In the early years the horn section was provided by Tina Brain and her fellow students, Peter Gow playing occasional solos. A big “thank you” for the marvellous playing and fixing of Peter Kaldor in recent years and regular team of Peter Ramage, Alison Turley and for many years Joanne Thirske. An extensive number of trumpeters provided on and offstage support during our four decades of existence. Prime thanks are due to John Parker for his enormous efforts and enthusiasm, and to Jack Tebbit must go the section’s long term medal. Peter Reed did his fair share of fixing, William Spencer provided some marvellous obligato passages, and we will not forget Jackie Wyatt, Robin Woollams, John Smith. Welcome to Neville Young and Lottie, Frank Burgum and Paul Franklin.
Although 19th century composers produced some great trombone lines, these were not accompanied by a lot of notes, and therefore we are grateful to the stalwarts who have sat patiently through so many of our concerts. John Carmichael, as well as being the foundation of the section, is also our official photographer; he has taken even more tour pictures than JSPL (and with different results, as witnessed by many photographs on this site). Other trombonists have included Richard Hudson, George Ramsden and Charles Mackworth-Young. The baseline started with Arthur Hawkes and passed on to Tom Uprichard and Tim Elsworth before Arthur returned. Tuba players are a breed apart and Steve Store was no exception, providing a memorable presence on many tours; John Webb, between making brass instruments, played trombone, tuba and euphonium. Tony George’s performances included a wonderful Tubby the Tuba.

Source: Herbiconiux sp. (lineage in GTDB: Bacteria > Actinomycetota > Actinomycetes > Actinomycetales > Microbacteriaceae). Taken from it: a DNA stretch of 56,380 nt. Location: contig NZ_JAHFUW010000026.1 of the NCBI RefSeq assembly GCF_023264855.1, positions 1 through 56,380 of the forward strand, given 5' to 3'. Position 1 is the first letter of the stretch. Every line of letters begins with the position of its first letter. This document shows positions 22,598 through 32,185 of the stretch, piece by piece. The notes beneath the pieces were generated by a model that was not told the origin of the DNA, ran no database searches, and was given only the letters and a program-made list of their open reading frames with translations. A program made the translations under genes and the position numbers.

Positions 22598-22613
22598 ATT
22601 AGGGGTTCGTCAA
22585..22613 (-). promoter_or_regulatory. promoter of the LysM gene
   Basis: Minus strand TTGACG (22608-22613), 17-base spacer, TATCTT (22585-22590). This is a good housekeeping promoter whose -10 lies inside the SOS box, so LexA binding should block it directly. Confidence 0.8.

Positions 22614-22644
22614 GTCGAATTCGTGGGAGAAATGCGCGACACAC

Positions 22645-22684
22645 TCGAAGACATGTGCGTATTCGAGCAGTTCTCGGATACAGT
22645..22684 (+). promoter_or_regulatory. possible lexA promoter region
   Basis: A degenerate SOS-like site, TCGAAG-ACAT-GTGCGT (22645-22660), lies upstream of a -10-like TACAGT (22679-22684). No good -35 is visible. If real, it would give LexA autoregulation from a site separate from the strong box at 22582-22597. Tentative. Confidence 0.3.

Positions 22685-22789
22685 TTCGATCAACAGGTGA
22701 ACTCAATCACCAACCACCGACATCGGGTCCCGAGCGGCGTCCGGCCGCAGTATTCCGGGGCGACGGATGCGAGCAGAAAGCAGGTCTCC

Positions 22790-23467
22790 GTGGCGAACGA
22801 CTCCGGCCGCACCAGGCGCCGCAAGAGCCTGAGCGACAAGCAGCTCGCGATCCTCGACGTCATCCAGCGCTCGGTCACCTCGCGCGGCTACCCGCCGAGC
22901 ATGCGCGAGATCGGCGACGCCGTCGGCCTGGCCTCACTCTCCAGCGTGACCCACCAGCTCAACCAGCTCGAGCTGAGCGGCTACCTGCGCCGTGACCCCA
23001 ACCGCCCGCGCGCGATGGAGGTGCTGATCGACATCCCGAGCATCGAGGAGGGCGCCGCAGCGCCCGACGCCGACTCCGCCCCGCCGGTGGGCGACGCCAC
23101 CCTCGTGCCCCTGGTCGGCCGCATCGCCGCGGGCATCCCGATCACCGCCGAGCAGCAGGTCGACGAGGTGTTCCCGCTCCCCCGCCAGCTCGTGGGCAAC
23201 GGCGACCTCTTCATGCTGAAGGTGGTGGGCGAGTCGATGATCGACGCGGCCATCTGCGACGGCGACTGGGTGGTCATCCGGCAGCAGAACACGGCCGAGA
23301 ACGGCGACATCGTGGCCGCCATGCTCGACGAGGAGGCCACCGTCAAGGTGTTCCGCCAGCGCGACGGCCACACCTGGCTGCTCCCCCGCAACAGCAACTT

Our first timpanist was David Lake, but, regrettably, this stopped when his transport was involved in a car accident. Cynthia Mason, at home in so many orchestral roles, looked after the section for a number of years, while Fred shared a lifetime’s military band experience with us for two decades. Anne Morgan was an enormous support to Fred, JSPL and the whole group over this period. Valerie Hawkes sold us our original timpani, and is our current wonder lady.
Concerto days provided at least eight soloists and many memorable moments each year, the majority of performers coming from within the orchestra. The quality of these playthroughs highlighted the standard that we have come to expect from the members of the orchestra. Organists have included David Bell at the Albert Hall, Nick Murdoch in the Saint-Saens Symphony and John Dickinson on many occasions, including a memorable Handel concerto in S Ignazio in Rome. Concerto days have witnessed many excellent pianists. Concert performances have been given by a number of members of the group, including medical students Cathy Byrne and Aileen Wang, together with John Gibson, Jill Bolland and Stephen King. Ian Gaukroger performed a Shostakovich concerto in the Albert Hall. Many wind and string concertos were also given concert performances by members of the orchestra; we thank Jack Rozman and Garcia for their violin concertos given in Merchant-Taylor’s Hall and St Paul’s respectively.
Orchestra members, click here to view the current rehearsal schedule…